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Posted by Thomas Husson on January 30, 2013
To avoid brand dilution, RIM’s corporate brand name is disappearing today and is being replaced by BlackBerry for shareholders and employees in an attempt to instill brand values internally.
While the (too) long-awaited new Blackberry OS is innovative and will help reduce churn among BlackBerry’s 79 million existing subscribers to competing devices from Apple and Android in 2013, the longer-term challenge for the BlackBerry brand is still huge.
Don’t get me wrong: The great strides that BlackBerry’s made in the device and OS deserve credit.
The two new devices announced today — in a price range above $500 — also look great and on par with, if not better than, the best high-end smartphones on the market today; they have eventually put an end to the poor browsing, app, and multimedia experiences delivered on BlackBerry devices until now. The new OS brings some very interesting and innovative features. The smart contextual prediction keyboard, the BlackBerry Hub, the BlackBerry Balance, as well as the new video chat and screen-sharing functionalities available to BBM users will also offer a seamless and innovative experience to the “business execs,” “working moms,” and “hyperactive teens” that BlackBerry is targeting. Telecom carriers will also significantly support the new devices, with about 200 operators worldwide launching them by June 2013. Why? BlackBerry devices have always delivered more profitable customers to carriers because of their network efficiency. Due to the limited uptake (for now) of Microsoft’s Windows Phone 8, telecom operators will no doubt give the new products a chance to succeed in order to avoid being dependent on Apple or Google.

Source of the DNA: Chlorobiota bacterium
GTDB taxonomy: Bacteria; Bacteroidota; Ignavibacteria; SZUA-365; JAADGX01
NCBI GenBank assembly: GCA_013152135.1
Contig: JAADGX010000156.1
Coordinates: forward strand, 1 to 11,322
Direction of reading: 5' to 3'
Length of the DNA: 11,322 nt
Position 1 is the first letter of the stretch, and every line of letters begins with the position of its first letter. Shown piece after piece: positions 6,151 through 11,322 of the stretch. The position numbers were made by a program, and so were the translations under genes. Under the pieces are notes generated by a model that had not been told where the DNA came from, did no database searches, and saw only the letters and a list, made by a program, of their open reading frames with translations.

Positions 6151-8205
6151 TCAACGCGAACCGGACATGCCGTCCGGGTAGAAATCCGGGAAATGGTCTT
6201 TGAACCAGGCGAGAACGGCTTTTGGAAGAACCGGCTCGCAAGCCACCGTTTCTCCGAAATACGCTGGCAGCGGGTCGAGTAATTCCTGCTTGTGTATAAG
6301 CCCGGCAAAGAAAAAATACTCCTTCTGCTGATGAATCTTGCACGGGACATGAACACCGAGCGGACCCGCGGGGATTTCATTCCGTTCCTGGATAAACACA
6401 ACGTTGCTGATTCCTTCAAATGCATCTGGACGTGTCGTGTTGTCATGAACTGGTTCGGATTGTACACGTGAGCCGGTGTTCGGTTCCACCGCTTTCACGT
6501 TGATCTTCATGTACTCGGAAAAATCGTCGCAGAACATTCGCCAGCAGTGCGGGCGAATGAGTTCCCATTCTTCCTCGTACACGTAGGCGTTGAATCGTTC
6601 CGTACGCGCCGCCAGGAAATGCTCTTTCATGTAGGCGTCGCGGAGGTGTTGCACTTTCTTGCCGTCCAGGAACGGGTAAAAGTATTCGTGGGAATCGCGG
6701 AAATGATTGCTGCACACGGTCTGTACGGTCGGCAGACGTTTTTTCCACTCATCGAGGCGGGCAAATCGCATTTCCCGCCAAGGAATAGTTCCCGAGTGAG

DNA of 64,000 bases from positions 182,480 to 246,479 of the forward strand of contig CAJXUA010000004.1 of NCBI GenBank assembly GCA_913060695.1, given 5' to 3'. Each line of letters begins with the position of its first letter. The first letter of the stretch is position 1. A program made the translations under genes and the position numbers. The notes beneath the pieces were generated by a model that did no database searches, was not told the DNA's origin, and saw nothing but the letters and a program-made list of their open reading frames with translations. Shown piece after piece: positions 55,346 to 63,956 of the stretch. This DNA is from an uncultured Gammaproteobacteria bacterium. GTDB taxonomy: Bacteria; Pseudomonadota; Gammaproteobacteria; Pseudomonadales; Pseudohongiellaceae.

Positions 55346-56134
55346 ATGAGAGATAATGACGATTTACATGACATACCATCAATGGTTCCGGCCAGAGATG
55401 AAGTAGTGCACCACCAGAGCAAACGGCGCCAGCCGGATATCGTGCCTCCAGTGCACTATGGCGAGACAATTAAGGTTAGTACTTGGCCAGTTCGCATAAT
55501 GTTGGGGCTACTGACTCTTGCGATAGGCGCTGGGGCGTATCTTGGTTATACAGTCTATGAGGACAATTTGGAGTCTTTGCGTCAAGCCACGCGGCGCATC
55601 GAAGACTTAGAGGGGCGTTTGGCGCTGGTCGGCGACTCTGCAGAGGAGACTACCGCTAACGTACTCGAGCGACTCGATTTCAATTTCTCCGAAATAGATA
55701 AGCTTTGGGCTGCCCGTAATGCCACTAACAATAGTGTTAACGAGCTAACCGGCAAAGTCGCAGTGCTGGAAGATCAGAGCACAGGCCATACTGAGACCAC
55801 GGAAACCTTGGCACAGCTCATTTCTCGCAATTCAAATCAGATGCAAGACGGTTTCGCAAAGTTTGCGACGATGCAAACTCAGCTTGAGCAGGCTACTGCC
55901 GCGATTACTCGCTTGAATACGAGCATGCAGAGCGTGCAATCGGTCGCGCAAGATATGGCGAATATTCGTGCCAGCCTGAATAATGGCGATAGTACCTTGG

However, there is little rationale today for most product strategists and marketers to invest in customized BlackBerry experiences.
Most marketers and product strategists are still struggling to figure out how to bridge the mobile monetization gap and make the most of a complex and fragmented smartphone OS ecosystem. Building reach to engage with a large enough installed base of BB10 active users will take time and requires Blackberry to overcome its branding challenge in the US and Europe. In emerging markets, the story will be different due to BlackBerry’s brand leadership in countries like South Africa, Indonesia, and parts of South America — but although BlackBerry devices have become a middle-class status symbol in these regions, competition is increasing from low-cost Android devices. In countries where BlackBerry maintains a strong share, marketers who have already invested some effort in BlackBerry apps and support should evaluate the opportunity.
My colleague Charles Golvin offers a viewpoint and Forrester’s take on what it means for CIOs: “BB10 only provides slim hope for BlackBerry”.